We’re going through a comic book phase at my house. Since lucking into the comics stash at the library, my 4-year-old refuses any other literary offering. Try as I might to rekindle her love of Rosie Revere, my daughter shuns that scrappy little engineer for Superman every single night.
I know that comic fans abound, but I’ll admit that I get a little lost reading the books. The multi-paneled illustrations, the jumpy story lines and the fact that my daughter skips way ahead make it hard for me to engage. And I imagine that for a preliterate preschooler, that confusion is worse.
There’s evidence to this idea (although it won’t help me force my daughter to choose girl-power science lit over Superman). A recent study found that kids better learn new vocabulary from books when there’s just one picture to see at a time.
Psychologist Jessica Horst and colleague Zoe Flack, both of the University of Sussex in England, read stories to 36 3½-year-olds. These were specially designed storybooks, with pages as big as printer paper. And sprinkled into the text and reflected in the illustrations were a few nonsense words: An inverted, orange and yellow slingshot that mixed things, called a tannin, and a metal wheel used like a rolling pin, called a sprock.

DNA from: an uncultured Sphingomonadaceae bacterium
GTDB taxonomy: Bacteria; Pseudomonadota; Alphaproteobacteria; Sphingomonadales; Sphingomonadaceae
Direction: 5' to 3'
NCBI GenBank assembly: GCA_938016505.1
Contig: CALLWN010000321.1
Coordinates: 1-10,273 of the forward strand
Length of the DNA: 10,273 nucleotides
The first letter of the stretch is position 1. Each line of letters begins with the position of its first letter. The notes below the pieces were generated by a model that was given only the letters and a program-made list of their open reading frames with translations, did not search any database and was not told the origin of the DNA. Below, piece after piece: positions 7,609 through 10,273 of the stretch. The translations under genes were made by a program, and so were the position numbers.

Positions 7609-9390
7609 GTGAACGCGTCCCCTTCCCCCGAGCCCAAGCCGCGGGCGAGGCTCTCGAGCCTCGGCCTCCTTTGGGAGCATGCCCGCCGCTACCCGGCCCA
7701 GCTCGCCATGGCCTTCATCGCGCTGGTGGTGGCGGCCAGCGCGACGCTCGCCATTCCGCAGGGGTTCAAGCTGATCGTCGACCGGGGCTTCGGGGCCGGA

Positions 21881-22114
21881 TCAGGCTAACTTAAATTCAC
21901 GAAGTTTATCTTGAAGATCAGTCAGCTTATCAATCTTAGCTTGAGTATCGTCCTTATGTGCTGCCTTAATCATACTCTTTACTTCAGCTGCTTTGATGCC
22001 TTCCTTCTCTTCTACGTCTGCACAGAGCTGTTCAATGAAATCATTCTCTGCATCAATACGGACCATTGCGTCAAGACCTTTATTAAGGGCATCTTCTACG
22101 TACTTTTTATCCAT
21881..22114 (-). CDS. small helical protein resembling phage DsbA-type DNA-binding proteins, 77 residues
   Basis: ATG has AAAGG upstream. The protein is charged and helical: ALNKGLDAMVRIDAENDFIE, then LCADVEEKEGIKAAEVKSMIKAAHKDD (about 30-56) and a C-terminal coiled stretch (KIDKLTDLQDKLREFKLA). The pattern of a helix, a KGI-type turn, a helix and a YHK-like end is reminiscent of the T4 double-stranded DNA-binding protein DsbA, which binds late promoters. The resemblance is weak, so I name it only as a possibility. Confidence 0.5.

The researchers wanted to know under which reading conditions kids would best pick up the meaning of the nonsense words. In some tests, a researcher read the storybook that showed two distinct pictures at a time. In other tests, only one picture was shown at a time. Later, the kids were asked to point to the “sprock,” which was shown in a separate booklet among other unfamiliar objects.
Kids who saw just one picture at a time were more likely to point to the sprock when they saw it again, the researchers found. The results, published June 30 in Infant and Child Development, show how important pictures can be for preliterate kids, says Horst.
“As parents, it’s easy to forget that children do not look at the written text until they themselves are learning to read,” she says. (This study shows how infrequently preschoolers look at the words.) That means that kids might focus on pictures that aren’t relevant to the words they’re hearing, a mismatch that makes it harder for them to absorb new vocabulary.
Does this mean parents ought to trash all books with multiple pictures on a page? Of course not. Horst and Flack found that for such books, gesturing toward the relevant picture got the word-learning rate back up. That means that parents ought to point at Wonder Woman’s Lasso of Truth or wave at the poor varlet that Shrek steals a lunch from. (Shrek!, the book by William Steig, contains delightful vocabulary lessons for children and adults alike.)
Those simple gestures, Horst says, will help you and your child “literally be on the same page.”